Prices have been flatlining for years, but now there is talk that inflation is back. How worried should we be?
There is little doubt we’ll see a spurt of inflation in the short term. The Reserve Bank of Australia (RBA) expects inflation to hit 3.25 per cent for the year to June. Inflation in the US rocketed back to 5.4 per cent in the year to June 2021.
However, a lot of that inflation will be temporary. Supply bottlenecks that emerged as the global economy opened up will ease in the coming months. In the depths of the pandemic panic last year, Australia’s Consumer Price Index actually fell by 1.9 per cent in the June quarter. A lot of inflation reported now simply reflects those past price falls.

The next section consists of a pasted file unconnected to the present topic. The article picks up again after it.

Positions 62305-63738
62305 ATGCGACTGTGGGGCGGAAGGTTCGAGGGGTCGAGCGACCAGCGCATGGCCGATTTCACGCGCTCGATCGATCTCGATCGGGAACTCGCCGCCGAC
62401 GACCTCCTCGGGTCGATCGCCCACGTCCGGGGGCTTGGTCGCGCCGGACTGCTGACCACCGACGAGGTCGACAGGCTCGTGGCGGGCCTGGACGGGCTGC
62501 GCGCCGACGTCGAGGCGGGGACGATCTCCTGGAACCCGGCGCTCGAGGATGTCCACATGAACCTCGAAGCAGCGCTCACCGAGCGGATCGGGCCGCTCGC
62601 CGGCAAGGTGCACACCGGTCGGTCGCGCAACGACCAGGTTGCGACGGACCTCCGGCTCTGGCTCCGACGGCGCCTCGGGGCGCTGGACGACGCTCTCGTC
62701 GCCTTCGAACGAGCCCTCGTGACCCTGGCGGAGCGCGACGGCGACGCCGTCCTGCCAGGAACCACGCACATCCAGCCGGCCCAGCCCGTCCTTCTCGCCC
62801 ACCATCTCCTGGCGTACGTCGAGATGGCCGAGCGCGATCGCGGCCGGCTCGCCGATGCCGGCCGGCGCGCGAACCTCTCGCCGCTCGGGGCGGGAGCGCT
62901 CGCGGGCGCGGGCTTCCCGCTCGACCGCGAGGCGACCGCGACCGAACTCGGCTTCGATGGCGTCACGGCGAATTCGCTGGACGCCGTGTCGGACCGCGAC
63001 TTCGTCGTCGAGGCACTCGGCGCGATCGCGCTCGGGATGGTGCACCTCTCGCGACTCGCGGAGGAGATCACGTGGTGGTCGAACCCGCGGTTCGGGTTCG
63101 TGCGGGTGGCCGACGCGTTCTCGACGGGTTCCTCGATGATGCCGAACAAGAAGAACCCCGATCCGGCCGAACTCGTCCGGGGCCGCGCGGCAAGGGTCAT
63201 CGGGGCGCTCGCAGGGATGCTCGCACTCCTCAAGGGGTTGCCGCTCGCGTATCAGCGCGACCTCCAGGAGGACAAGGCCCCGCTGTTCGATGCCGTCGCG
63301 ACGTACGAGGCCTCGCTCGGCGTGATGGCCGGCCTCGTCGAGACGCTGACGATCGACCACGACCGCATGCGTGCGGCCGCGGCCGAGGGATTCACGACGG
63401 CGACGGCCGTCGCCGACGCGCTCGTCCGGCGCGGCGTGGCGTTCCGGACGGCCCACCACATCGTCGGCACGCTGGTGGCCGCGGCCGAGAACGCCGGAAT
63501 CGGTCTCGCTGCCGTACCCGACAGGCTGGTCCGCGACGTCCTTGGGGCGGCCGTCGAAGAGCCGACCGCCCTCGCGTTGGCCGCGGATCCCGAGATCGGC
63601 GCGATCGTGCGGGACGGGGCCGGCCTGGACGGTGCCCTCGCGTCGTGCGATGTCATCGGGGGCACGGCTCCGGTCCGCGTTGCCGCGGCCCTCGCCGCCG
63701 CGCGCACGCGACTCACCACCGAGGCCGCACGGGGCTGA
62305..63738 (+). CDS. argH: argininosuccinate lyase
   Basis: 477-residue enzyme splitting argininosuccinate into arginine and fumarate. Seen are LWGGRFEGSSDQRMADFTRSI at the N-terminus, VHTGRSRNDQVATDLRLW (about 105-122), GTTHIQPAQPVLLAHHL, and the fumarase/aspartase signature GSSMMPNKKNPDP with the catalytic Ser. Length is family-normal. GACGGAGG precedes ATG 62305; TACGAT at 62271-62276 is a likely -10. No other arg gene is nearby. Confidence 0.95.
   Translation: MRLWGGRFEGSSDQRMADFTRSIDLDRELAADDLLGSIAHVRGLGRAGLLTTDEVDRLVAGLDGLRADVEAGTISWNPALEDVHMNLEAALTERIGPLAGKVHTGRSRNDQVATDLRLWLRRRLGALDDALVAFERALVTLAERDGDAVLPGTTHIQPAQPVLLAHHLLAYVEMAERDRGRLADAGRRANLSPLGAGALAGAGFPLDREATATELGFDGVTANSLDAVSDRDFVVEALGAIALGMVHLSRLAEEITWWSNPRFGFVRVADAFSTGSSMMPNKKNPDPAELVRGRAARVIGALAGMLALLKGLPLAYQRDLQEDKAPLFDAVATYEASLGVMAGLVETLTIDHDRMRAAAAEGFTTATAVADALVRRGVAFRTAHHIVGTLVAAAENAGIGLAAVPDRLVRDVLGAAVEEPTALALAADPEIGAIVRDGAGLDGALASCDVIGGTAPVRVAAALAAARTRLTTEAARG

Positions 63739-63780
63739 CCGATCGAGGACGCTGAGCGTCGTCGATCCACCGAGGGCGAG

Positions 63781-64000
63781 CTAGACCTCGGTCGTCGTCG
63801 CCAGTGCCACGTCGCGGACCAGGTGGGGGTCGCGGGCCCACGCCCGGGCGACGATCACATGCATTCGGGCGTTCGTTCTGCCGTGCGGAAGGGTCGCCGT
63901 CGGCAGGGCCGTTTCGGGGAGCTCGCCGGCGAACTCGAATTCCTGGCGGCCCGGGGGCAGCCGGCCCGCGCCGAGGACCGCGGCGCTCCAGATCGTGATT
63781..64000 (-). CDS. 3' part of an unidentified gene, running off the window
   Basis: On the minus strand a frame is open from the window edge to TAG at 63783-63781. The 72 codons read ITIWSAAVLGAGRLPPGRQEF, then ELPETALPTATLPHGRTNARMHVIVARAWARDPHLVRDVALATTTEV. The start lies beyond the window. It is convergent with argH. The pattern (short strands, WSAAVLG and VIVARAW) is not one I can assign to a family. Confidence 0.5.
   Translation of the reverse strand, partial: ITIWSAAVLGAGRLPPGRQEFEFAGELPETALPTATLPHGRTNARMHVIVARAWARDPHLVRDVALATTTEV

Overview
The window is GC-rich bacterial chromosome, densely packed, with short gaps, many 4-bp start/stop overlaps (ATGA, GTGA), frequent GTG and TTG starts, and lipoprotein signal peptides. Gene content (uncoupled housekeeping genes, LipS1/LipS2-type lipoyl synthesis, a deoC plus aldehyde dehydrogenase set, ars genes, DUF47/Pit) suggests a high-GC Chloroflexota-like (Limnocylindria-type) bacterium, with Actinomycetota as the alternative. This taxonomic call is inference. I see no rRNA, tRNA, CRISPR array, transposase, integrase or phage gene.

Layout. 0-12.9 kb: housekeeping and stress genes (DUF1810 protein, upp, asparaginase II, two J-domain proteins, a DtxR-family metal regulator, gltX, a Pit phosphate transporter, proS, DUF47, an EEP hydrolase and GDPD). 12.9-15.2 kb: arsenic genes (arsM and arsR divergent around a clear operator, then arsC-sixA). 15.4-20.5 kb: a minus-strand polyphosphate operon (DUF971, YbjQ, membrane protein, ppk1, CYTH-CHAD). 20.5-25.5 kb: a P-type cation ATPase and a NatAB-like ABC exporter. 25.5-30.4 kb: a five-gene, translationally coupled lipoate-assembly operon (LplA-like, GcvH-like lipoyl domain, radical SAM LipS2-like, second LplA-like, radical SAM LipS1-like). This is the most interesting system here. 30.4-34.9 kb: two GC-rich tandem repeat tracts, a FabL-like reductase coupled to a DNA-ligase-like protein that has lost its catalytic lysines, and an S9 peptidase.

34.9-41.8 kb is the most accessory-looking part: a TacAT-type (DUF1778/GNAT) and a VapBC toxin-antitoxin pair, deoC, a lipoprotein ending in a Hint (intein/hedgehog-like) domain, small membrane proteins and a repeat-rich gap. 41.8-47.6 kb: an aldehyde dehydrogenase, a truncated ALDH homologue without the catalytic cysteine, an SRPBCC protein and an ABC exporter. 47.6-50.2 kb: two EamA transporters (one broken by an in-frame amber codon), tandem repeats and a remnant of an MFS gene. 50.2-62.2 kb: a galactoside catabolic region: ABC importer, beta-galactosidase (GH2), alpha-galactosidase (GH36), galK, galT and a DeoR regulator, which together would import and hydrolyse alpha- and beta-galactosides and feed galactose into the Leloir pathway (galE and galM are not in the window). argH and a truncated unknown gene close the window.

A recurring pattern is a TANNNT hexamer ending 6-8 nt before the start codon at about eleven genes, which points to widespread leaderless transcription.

Sustained inflation is really only a risk when rising prices get factored into firms’ and workers’ expectations, but inflation expectations remain subdued, so it’s hard to be worried.
It is hard to see inflation expectations rising after inflation has persistently undershot the RBA’s inflation target band of 2 per cent to 3 per cent a year for half a decade. Market economists – according to the RBA’s own survey – appear to agree. They expect inflation two years from now to be just 2 per cent. Union officials are more pessimistic.
After years where inflation has undershot, rising inflation would be among the best signs yet that Australia is exiting the economic funk it has endured for much of the past decade. Having missed its inflation target for much of the past decade, the RBA would probably agree.
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